A Fourth of July anthology for the 'constructive patriot'

Folk musician Woody Guthrie with his guitar labeled, "THIS MACHINE KILLS FASCISTS." (World Telegram photo by Al Aumuller from the Library of Congress.)

The great writer Mark Twain once defined a patriot as "the person who can holler the loudest without knowing what he is hollering about."

He was describing a phenomenon that political psychologists have come to call "blind patriotism," which they define as "an attachment to country characterized by unquestioning positive evaluation, staunch allegiance, and intolerance of criticism."

Here at Facing South, we suspect most of our readers, to the degree that they are patriots of any kind, are adherents of "constructive patriotism." That's defined as "an attachment to country characterized by support for questioning and criticism of current group practices that are intended to result in positive change."

We look forward to a Fourth of July holiday with less hollering and more thinking -- about the deeper meanings of Independence Day and the idea put forth in the Declaration of Independence that all people are created equal, in a nation still struggling to realize that ideal.

To mark the holiday, we share some critical cultural works that we turn to when we want to reflect amidst the flag-waving. What are the essays, speeches, poems, songs, etc. that spur you to think more deeply about what it means to be an American on this most American of holidays? Let us know in the comments.

* "What to the Slave Is the Fourth of July" by Frederick Douglass (1852)

On July 5, 1852, abolitionist leader Frederick Douglass delivered an address to the Rochester Ladies' Anti-Slavery Society that has come to be known as "What to the Slave Is the Fourth of July?" Douglass, who escaped from slavery at the age of 21, contemplated the holiday's meaning in a nation that was still home to slaves:

What, to the American slave, is your 4th of July? I answer; a day that reveals to him, more than all other days in the year, the gross injustice and cruelty to which he is the constant victim. To him, your celebration is a sham; your boasted liberty, an unholy license; your national greatness, swelling vanity; your sound of rejoicing are empty and heartless; your denunciation of tyrants brass fronted impudence; your shout of liberty and equality, hollow mockery; your prayers and hymns, your sermons and thanks-givings, with all your religious parade and solemnity, are to him, mere bombast, fraud, deception, impiety, and hypocrisy -- a thin veil to cover up crimes which would disgrace a nation of savages. There is not a nation on the earth guilty of practices more shocking and bloody than are the people of the United States, at this very hour.

Read Douglass' full speech here.

* "Declaration of Rights of the Women of the United States" by the National Woman Suffrage Association (1876)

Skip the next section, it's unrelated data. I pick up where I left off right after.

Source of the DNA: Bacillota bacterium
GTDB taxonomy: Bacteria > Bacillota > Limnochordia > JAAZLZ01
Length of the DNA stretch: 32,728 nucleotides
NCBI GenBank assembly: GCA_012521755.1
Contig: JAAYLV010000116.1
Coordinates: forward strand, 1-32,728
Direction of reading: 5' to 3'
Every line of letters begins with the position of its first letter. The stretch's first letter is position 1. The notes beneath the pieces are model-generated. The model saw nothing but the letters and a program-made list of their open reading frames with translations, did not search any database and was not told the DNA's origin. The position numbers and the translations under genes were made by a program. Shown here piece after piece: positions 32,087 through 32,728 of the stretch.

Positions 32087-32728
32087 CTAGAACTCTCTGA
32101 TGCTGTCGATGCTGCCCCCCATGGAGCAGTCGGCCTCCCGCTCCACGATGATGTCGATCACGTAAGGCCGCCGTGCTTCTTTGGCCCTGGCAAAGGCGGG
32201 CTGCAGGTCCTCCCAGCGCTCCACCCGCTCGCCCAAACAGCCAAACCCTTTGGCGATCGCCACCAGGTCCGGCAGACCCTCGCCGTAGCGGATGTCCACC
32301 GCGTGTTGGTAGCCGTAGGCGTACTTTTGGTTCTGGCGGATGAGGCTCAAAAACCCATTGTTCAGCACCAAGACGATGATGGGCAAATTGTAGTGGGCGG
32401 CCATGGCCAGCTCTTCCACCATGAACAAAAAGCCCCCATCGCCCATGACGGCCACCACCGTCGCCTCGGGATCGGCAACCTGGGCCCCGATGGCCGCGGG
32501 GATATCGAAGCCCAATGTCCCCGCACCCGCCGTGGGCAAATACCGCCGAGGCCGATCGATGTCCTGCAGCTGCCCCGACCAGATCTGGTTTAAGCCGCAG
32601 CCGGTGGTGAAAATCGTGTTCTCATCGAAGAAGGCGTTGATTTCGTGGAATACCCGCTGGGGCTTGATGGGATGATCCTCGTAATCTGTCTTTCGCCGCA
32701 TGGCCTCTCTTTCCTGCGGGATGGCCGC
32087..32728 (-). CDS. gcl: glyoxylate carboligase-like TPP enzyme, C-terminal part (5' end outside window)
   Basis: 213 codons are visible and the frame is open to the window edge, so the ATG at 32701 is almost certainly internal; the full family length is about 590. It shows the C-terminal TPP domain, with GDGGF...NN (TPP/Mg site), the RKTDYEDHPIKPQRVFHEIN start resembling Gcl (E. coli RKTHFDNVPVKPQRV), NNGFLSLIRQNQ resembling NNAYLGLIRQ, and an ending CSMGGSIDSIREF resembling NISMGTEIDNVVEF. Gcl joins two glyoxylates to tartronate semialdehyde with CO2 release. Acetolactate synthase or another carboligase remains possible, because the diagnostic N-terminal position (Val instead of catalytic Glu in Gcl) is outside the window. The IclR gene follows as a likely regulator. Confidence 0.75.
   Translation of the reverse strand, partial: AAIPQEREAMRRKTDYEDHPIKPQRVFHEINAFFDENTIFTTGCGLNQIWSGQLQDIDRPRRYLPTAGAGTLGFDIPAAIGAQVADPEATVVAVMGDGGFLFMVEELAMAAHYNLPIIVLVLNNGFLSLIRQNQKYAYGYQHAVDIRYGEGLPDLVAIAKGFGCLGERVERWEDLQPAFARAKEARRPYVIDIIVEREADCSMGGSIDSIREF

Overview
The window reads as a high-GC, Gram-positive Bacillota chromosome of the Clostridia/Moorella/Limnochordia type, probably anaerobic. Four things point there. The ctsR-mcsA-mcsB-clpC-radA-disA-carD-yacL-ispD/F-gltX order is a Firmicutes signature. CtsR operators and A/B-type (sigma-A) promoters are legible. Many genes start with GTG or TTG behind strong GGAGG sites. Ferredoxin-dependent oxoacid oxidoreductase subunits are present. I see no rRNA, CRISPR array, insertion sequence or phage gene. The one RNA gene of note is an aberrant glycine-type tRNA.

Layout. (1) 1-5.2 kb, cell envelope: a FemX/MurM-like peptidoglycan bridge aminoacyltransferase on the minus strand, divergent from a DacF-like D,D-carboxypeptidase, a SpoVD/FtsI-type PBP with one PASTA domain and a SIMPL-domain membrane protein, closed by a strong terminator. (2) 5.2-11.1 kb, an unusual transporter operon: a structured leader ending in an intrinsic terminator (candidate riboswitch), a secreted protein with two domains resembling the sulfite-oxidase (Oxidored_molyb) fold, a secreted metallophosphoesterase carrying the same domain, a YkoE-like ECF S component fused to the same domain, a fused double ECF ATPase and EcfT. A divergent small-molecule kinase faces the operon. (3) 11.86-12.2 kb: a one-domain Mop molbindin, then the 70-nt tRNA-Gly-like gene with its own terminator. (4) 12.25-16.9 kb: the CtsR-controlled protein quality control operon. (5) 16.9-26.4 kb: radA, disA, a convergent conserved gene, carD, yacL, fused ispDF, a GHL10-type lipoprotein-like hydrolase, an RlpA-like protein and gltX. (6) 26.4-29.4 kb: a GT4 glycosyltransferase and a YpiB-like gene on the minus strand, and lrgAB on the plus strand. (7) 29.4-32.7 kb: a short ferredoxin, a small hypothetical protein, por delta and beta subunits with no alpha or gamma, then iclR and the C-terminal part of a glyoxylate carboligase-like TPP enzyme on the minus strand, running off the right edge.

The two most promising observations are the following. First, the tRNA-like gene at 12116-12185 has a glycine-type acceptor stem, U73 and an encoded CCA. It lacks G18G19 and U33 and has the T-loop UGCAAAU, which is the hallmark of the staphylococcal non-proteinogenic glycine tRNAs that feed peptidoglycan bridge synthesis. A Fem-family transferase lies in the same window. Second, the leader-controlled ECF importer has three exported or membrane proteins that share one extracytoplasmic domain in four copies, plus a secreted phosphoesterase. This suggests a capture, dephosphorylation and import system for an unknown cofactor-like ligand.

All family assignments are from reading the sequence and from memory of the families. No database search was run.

As Americans gathered to celebrate the nation's centennial at Philadelphia's Independence Square on July 4, 1876, a group of woman suffrage activists took the stage and presented U.S. Sen. Thomas Ferry of Michigan, who was officially representing his country at the ceremony, with a copy of the "Declaration of Rights of the Women of the United States," written by Susan B. Anthony, Matilda Joslyn Gage, and Elizabeth Cady Stanton on behalf of the National Woman Suffrage Association.

The women then moved to an empty platform, where Anthony read the four-page document to the crowd that gathered. She began:

While the nation is buoyant with patriotism, and all hearts are attuned to praise, it is with sorrow we come to strike the one discordant note, on this 100th anniversary of our country's birth. When subjects of kings, emperors and czars from the old world join in our national jubilee, shall the women of the republic refuse to lay their hands with benedictions on the nation's head? Surveying America's exposition, surpassing in magnificence those of London, Paris and Vienna, shall we not rejoice at the success of the youngest rival among the nations of the earth? May not our hearts, in unison with all, swell with pride at her great achievements as a people: our free speech, free press, free schools, free church and the rapid progress we have made in material wealth, trade, commerce and the inventive arts? And we do rejoice in the success, thus far, of our experiment of self-government. Our faith is firm and unwavering in the broad principles of human rights proclaimed in 1776, not only as abstract truths but as the cornerstones of a republic. Yet we cannot forget, even in this glad hour, that while all men of every race and clime and condition, have been invested with the full rights of citizenship under our hospitable flag, all women still suffer the degradation of disfranchisement.

You can read the full declaration here.

* "The Fourth of July and Race Outrages" by Paul Laurence Dunbar (1903).

The New York Times published this essay by poet, novelist and playwright Dunbar on July 10, 1903, billing it as "bitter satire."

Dunbar opens by naming cities where recently there had been deadly racial violence: Belleville, Illinois, where an angry white mob had lynched a black man in a public square; Wilmington, North Carolina, where rioting white supremacists killed as many as 100 blacks and overthrew the multiracial elected government; and Evansville, Indiana, where white mobs attacked innocent black residents following the shooting of a police officer. He also mentions Kishineff (Kishinev) in the Russian Empire, where an anti-Semitic pogrom had left almost 50 Jews dead and 600 wounded -- an incident that President Theodore Roosevelt strongly condemned.